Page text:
CaitCo Drainworks  
Santa Fe 505-424-9191
Albuquerque 505-899-6688

Home » Swamp Coolers » What Happens When Your Swamp Cooler Isn’t Ready for the Winter Season?

What Happens When Your Swamp Cooler Isn’t Ready for the Winter Season?


winterize swamp cooler

You always hear about people saying you have to winterize your swamp cooler.  In fact we’ve written an article about it ourselves.

But is the swamp cooler really so delicate? What would happen if you left it as it is?

Winterizing it just takes too much time and effort. In fact, you don’t really hear much about the downsides so it can be tempting to procrastinate. However, doing so can lead to terrible consequences. It’s every homeowner’s worst nightmare come to life.

Chances of Flooding

One of the major steps for winterizing your swamp cooler is to disconnect it from the water supply. This is recommended to be done no later than October, particularly in chilly climates. When you don’t remove the water line, there is a high possibility  of the swamp cooler overflowing with water.

This also increases the chances of water damage. Since most swamp coolers are in the attic or the roof, this means the water will seep through the roof and affect the walls of your home as well.

Mold Damage

Swamp coolers have a pan with water and cooling pads inside them. If you don’t drain and dry the insides of the cooler, you have an increased possibility of growing mold in there. Sometimes, this can go unnoticed and you will end up causing the mold to spread when you simply turn it back on.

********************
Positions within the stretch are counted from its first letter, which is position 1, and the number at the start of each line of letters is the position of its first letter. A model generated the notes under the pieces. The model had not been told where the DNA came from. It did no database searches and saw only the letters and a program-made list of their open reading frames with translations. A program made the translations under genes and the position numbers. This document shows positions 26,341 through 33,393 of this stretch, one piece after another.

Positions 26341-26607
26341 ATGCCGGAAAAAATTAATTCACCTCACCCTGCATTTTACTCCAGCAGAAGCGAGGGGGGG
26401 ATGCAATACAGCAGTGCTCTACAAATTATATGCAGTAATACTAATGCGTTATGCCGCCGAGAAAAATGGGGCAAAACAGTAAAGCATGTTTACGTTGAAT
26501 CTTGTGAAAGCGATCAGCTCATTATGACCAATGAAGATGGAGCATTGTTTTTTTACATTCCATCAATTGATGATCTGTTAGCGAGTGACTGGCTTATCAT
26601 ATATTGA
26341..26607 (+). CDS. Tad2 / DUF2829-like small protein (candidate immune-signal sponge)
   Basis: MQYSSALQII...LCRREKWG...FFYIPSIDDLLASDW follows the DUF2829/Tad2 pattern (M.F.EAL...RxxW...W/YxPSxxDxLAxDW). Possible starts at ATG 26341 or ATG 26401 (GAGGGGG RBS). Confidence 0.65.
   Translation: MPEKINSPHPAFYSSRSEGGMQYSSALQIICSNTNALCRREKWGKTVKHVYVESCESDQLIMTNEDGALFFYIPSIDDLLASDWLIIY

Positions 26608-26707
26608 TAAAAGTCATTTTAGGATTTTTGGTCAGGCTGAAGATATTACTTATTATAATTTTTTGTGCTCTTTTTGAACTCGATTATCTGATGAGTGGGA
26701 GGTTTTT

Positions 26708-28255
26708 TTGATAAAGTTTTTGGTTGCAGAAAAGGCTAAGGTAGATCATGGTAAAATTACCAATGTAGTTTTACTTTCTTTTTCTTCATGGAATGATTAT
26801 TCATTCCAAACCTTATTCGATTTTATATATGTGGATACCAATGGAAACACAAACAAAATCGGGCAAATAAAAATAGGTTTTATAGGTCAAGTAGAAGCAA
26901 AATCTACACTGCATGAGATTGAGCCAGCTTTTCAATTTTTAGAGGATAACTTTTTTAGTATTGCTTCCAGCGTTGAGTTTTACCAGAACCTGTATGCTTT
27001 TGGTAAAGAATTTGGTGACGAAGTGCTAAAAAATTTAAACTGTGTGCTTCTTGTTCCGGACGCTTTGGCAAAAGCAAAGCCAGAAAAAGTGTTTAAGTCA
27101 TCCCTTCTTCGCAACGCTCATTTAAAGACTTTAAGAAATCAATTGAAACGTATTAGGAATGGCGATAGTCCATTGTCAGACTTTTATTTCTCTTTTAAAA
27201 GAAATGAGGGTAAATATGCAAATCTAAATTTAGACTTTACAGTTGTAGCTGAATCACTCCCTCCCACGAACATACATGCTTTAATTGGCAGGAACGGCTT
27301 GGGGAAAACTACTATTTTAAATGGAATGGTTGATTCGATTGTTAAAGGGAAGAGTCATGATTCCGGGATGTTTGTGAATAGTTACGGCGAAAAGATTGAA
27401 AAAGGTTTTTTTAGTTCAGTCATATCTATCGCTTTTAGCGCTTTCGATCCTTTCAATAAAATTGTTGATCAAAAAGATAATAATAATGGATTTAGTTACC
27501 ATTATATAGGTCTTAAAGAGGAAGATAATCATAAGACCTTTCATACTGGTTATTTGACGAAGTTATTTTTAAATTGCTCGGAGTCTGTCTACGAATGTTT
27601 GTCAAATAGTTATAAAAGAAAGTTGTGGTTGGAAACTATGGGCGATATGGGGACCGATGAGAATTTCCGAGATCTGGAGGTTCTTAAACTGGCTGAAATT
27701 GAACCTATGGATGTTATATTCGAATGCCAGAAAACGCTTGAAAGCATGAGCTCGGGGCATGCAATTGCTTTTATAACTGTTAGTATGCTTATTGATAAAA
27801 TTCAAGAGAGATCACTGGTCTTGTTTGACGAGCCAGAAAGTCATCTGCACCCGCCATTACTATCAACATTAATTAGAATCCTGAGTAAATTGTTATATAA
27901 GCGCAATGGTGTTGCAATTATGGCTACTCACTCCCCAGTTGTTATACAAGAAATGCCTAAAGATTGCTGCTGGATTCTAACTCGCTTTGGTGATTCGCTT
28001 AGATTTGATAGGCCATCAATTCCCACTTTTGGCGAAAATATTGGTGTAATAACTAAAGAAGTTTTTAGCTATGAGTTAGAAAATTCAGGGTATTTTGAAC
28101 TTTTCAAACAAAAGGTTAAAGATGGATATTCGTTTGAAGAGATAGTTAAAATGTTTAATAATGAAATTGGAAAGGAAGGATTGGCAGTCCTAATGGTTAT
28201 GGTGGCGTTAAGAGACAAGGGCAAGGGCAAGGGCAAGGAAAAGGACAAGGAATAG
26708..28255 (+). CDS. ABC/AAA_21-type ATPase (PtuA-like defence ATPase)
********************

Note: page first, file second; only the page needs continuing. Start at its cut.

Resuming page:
In cases where water damage has occurred, you have a higher chance of getting mold in your home, particularly if you are slow about applying the appropriate measures to dry out your home properly.

Problems in the Pipeline

Water in the pipelines, particularly the swamp cooler is more likely to get affected by the cold weather. It will freeze over and can cause damage to the pipelines by making it burst the pipes. In other scenarios, it can increase the chances of the pipeline getting rust around it.

Excess moisture inside the swamp cooler, even if you remove the cooling pads, can create rust. This rust can shorten the life of your cooler and will require replacements faster.

Repairs for Thousands of Dollars

If you don’t take the time to winterize, you are facing damages potentially costing you thousands of dollars. Mold and water damage is very expensive, and even a busted or damaged pipeline will rack up a few hundred dollars.  Plus labor charges and more!

Problems with Insurance Claims

It can be hard to file for an insurance claim when you’re the one who is at fault here. While insurance is usually in place to help with repairs, they usually have limitations about which scenarios qualify. Getting your claim approved by the insurance company can be difficult in this case. Which means more money coming out of your pocket.

Save yourself some time and trouble by winterizing your swamp cooler. It’s really a very simple process and will take you around 20 to 30 minutes. Check out our easy to follow guide here!